Warning: Illegal string offset 'url' in /home/bicom/public_html/wp-content/themes/britainisraelcommunications/single.php on line 14

Warning: Illegal string offset 'sizes' in /home/bicom/public_html/wp-content/themes/britainisraelcommunications/single.php on line 16

Warning: Illegal string offset 'article-large' in /home/bicom/public_html/wp-content/themes/britainisraelcommunications/single.php on line 16

Coalition talks deadlocked over conscription bill

Prime Minister Benjamin Netanyahu held emergency meetings last night with party leaders to try and break the deadlock in talks to form a new government.

Yisrael Beiteinu leader Avigdor Lieberman refused to attend the meeting, which resulted in the Likud criticising Lieberman and warning that he could prevent Netanyahu from forming a right-wing government by the 28 May deadline.

The main obstacle to an agreement is the conscription bill to recruit more people from the ultra-Orthodox community into the army. One senior Likud source said: “The crisis over the military conscription law is just an excuse for the fact that Lieberman doesn’t want to join a Netanyahu government at all. [Lieberman] lied to his voters. He promised to form a right-wing government headed by Netanyahu and in practice, he is shifting right wing votes to Tamar Zandberg and to Ahmed Tibi.”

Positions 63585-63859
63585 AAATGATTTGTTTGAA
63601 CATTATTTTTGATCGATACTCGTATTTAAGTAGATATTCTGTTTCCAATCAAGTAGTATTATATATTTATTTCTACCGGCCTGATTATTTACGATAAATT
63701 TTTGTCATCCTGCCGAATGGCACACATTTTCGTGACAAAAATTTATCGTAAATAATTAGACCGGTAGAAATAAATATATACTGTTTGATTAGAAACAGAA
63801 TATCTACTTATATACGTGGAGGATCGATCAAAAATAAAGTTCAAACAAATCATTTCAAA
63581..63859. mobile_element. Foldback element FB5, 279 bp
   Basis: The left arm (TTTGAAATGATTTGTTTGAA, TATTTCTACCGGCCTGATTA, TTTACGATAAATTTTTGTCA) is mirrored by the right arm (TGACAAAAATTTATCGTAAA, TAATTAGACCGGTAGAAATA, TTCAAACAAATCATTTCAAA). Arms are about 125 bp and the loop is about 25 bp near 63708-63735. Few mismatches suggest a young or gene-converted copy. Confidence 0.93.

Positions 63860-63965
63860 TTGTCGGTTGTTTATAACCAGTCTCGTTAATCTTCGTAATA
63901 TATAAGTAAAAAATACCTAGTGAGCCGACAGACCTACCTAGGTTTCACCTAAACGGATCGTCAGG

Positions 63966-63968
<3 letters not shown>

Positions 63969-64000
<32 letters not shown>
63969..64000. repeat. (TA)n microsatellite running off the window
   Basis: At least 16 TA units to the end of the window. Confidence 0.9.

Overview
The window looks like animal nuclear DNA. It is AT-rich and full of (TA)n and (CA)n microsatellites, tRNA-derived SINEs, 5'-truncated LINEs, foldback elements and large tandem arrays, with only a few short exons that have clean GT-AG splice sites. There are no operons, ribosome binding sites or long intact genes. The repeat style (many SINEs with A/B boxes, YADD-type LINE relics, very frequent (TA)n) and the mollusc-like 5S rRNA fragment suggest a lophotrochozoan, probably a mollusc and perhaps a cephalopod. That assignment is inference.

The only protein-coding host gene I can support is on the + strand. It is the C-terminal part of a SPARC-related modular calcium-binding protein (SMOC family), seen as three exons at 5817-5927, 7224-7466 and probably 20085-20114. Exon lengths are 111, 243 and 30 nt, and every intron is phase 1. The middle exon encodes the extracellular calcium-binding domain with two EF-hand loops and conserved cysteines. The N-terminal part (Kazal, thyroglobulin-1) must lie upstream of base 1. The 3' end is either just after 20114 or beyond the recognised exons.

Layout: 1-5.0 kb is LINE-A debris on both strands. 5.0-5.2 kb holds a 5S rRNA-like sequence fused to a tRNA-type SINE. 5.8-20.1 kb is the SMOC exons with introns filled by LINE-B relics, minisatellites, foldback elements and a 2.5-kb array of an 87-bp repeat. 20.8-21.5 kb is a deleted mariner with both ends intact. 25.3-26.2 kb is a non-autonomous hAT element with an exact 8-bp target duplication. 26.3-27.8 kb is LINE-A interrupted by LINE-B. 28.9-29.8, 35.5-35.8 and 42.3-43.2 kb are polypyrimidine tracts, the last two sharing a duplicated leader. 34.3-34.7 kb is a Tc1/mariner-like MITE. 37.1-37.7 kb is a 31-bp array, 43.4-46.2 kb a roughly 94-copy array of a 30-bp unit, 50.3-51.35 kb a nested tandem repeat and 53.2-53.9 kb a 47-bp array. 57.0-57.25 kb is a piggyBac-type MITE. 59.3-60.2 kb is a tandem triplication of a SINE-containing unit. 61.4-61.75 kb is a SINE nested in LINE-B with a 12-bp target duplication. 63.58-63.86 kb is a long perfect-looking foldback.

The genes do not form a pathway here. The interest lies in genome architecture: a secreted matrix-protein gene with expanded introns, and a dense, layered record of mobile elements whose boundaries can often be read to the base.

Yisrael Beiteinu responded that a new right-wing government could be formed if the ultra-Orthodox parties drop their objections to the conscription bill, as it was passed in a first reading in the last Knesset, with the support of the Likud and the other coalition parties.

United Torah Judaism MK Uri Maklev said the ultra-Orthodox parties would not agree to the current wording of the military conscription law, which he said: “Constricts the right and the obligation to study Torah”.

Lieberman himself said in closed-door meetings: “I don’t intend to compromise on the military conscription law. And I am not willing to change a single full stop or letter in it.”

Sources at the meeting said Netanyahu now intends to press ahead on forming a coalition of 60 MKs without Yisrael Beytenu. Lieberman said he would vote against a coalition of 60, because: “It would not be a right-wing government but a haredi government that would make Israel into a state of Jewish law instead of a Jewish and democratic state”.

Netanyahu’s prospective coalition includes Likud (35 seats), two ultra-Orthodox parties – Shas and United Torah Judaism parties (8 seats each), the United Right (5 seats), Kulanu (4 seats) and Yisrael Beiteinu (5 seats).

If Netanyahu fails to form a coalition, President Reuven Rivlin will hold consultations with the heads of all the parties to either ask another party leader to form a government or recommend new elections.